Multipotent Basal Stem Cells, Maintained in Localized Proximal Niches, Support Directed Long-Ranging Epithelial Flows in Human Prostates.
Moad M., Hannezo E., Buczacki SJ., Wilson L., El-Sherif A., Sims D., Pickard R., Wright NA., Williamson SC., Turnbull DM., Taylor RW., Greaves L., Robson CN., Simons BD., Heer R.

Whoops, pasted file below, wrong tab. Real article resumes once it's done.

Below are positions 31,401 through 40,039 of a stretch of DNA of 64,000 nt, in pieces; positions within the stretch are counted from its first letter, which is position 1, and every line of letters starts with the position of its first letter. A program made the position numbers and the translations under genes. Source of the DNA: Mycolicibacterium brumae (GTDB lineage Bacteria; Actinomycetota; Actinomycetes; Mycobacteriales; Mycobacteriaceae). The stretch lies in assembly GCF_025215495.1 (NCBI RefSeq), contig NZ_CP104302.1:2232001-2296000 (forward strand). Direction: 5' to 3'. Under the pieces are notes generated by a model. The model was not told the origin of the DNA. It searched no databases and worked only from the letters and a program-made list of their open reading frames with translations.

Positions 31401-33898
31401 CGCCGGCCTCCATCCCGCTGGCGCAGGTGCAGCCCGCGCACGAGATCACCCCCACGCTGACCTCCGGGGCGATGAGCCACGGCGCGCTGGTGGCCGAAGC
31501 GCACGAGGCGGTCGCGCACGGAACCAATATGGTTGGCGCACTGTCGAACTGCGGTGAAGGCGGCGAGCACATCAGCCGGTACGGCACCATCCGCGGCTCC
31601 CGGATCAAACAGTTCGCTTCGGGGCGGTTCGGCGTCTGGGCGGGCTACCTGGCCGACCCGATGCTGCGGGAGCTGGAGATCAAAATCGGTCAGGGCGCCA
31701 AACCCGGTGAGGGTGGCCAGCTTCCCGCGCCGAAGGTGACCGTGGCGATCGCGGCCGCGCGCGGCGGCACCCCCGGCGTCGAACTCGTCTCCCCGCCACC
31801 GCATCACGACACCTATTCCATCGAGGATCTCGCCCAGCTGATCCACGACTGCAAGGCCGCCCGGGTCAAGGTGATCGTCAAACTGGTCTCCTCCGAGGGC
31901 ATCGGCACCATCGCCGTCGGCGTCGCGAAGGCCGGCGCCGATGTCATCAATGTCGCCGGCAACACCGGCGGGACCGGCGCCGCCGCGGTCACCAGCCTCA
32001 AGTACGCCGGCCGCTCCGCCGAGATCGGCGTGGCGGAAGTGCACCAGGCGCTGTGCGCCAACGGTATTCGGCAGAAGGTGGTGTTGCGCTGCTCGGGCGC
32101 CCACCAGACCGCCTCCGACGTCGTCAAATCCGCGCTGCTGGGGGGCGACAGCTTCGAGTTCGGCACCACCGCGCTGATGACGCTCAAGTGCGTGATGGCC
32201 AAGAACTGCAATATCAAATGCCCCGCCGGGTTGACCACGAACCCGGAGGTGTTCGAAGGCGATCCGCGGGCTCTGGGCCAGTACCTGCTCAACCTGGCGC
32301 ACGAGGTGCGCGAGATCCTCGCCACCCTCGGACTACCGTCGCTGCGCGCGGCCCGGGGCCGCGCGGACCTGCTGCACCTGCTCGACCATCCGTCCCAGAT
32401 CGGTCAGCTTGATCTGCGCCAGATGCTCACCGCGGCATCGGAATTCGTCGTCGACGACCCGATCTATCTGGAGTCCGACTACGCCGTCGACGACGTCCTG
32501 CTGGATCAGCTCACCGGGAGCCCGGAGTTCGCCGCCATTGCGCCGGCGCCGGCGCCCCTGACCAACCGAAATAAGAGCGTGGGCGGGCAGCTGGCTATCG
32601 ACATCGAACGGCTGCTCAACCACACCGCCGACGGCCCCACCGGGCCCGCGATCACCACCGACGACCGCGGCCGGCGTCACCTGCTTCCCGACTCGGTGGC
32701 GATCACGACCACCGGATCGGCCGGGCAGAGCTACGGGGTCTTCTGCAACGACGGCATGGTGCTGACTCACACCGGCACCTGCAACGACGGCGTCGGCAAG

Sporadic mitochondrial DNA mutations serve as clonal marks providing access to the identity and lineage potential of stem cells within human tissues. By combining quantitative clonal mapping with 3D reconstruction of adult human prostates, we show that multipotent basal stem cells, confined to discrete niches in juxta-urethral ducts, generate bipotent basal progenitors in directed epithelial migration streams. Basal progenitors are then dispersed throughout the entire glandular network, dividing and differentiating to replenish the loss of apoptotic luminal cells. Rare lineage-restricted luminal stem cells, and their progeny, are confined to proximal ducts and provide only minor contribution to epithelial homeostasis. In situ cell capture from clonal maps identified delta homolog 1 (DLK1) enrichment of basal stem cells, which was validated in functional spheroid assays. This study establishes significant insights into niche organization and function of prostate stem and progenitor cells, with implications for disease.